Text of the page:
Friday, April 24, 2009

Red Deer Mane Event Part 1

So Matt and I attended the Red Deer Mane Event and plan to do so again Saturday and Sunday. Here's what we experienced today, Friday April 24!


Stopped in at DK Saddlery, Danny Kroetch, to check out some amazing saddles! His western saddles look fabulous and are adjustable to various horses, though he custom fits it primarily to your main horse. The english saddles are custom fit and can be adjusted per horse, but not per ride (ie. I can't adjust it myself, I have to take it in to him). They're made completely different from most I've seen - wider gullets but with good wither clearance and air panels! Anyways, they look absolutely fabulous and run at $5000 apiece; I might just have to work out a near-ish future (a future that includes loans and debt haha) deal with him for a jumping saddle and a western pleasure too ;P


Next we hit up Jonathan Field's clinic on Leading Up to Flying Lead Changes. He was absolutely stunning - this guy is brilliant! Sidenote: I attended a Level 1 and then a Level 2 Parelli clinic with him, taking my young Warmblood cross Koolaid, a few years past and learned so much.

He focused primarily on 1) Path 2) Speed and 3) Bow bend to achieve the flying change. You have to have each component to achieve a successful flying lead change, in that specific order. He set up a pattern and explained that you had to ensure that your horse did the pattern -went through specific cones, etc. If you allowed him to take over the pattern - if you did not show enough leadership to take him through the pattern correctly, then your horse is going to take leadership in other areas as well, which will manifest itself as herdboundness, flight, etc. So if a horse missed a cone, he'd tell the rider to go back and get that cone. If a horse turned to the left rather than the right, the rider was going to make a full circle to the right immediately after halting the horse from going any further to the left. Path. Speed indicates tension and so if a horse is tearing around with his head in the air, it's going to be difficult to achieve a lead change - he has to be soft and supple, which equals a slow and rythmic canter. Speed also affects path and also bow bend. The bow bend (a full body arc) is necessary to allow the horse to pick up the correct lead.

He had a few exercises leading up to the actual change which allowed the rider and horse to sufficiently prepare for a correct flying lead change. It was fabulous - when the horses first entered the arena it was clear many were tense, uptight, and not at the level to achieve a flying lead change - yet Jonathan had every single horse performing flying lead changes by the end of his hour 15min clinic (as well as improving some general horsemanship with some riders). I had not thought it possible, yet all the exercises he used just enabled it to happen so easily!!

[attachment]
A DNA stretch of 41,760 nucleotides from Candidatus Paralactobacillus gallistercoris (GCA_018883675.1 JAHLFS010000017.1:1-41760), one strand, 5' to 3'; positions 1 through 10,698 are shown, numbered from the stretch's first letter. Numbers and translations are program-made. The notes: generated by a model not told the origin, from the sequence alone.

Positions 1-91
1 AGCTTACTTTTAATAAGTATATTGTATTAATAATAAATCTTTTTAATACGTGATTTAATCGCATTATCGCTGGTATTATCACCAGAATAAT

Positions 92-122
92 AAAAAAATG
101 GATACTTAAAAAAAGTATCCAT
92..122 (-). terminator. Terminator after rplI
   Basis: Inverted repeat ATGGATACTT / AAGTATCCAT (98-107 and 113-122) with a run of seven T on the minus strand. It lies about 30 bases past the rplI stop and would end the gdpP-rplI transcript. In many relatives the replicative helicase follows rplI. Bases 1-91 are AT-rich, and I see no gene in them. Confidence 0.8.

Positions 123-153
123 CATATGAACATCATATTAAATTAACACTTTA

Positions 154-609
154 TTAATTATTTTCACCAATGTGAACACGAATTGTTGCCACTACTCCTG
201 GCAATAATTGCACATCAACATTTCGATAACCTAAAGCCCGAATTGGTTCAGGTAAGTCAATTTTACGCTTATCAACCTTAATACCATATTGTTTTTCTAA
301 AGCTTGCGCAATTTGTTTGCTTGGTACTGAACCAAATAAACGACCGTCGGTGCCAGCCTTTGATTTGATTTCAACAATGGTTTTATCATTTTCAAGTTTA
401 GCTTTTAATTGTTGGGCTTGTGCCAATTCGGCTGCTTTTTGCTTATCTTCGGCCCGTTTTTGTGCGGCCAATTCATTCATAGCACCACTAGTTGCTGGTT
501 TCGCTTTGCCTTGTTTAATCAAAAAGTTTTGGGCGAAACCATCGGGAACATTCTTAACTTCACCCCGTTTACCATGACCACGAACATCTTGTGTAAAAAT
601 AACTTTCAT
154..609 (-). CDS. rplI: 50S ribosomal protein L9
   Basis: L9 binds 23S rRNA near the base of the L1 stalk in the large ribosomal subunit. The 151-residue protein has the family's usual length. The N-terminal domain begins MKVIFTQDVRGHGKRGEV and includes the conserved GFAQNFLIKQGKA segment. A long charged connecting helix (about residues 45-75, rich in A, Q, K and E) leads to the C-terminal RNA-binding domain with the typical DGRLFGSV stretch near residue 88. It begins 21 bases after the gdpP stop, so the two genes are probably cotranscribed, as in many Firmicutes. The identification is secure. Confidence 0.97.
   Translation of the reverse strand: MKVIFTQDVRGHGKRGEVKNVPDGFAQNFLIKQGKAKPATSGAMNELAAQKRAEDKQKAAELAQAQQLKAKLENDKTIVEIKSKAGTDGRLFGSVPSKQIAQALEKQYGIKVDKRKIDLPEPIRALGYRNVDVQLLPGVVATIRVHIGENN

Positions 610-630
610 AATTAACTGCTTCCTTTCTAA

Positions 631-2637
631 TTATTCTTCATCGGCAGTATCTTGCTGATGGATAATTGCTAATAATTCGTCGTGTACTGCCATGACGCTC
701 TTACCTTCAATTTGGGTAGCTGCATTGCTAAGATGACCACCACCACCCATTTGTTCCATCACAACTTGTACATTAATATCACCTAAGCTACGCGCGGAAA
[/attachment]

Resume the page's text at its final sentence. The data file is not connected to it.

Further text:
He also spoke some on how when a horse spooks and goes to bolt, he bow bends away from the object in question, so the key is to be able to bow bend the horse towards the object he's fearful of so as to maintain control. Otherwise the horse bow bends away, digs his heels in, and has complete power to take off. Another good point that Jonathan made was that whatever you have at home is amplified at the show. Whatever you have at the walk is amplified at the trot. So many times you hear people say - "well my horse is good at home!" or "his walk is fine!" yet some small piece of foundation was missing, something they'd inadvertedly missed, and it was amplified when the stress level and general level or work increased. The other key point Jonathan made was to start and finish with relaxation. My goal is always to have my horses more relaxed when we finish than when we begin, which we do 99.9 percent of the time. However Jonathan was going further with that, working a specific pattern until relaxation is achieved. For example, if a horse was tense during the canter after a flying change, Jonathan would have the rider circle at the canter (or even the trot) until it was relaxed, then it was permitted to relax (halting for a rest at a set of barrels). The reason for this is that what happens last starts to happen first, so if a horse ends tense, soon he starts to start out tense too. This way the action itself (in the above example, the canter then the flying lead change) brings about relaxation. The way Jonathan just pieced together the flying lead change made so much sense and worked so well - I can't wait to use it on my own horses!


Next clinician we saw was Jay Hayes, Jumping (Group Session). He started off with speaking on rider position - full seat (including a flat back, not rounded not arched - as I was taught), two-point, and three-point positions. A few points he made were:
- impulsion before collection
- 90 percent weight should be in the rider's heel = a low center of gravity for jumping
- DO NOT SEE-SAW ON YOUR HORSE'S MOUTH!!! I see so many riders doing this and even one of the girls at the clinic was see-sawing away before Jay corrected her.
- close the hip angle at the trot (go from two-point to three-point and back and forth)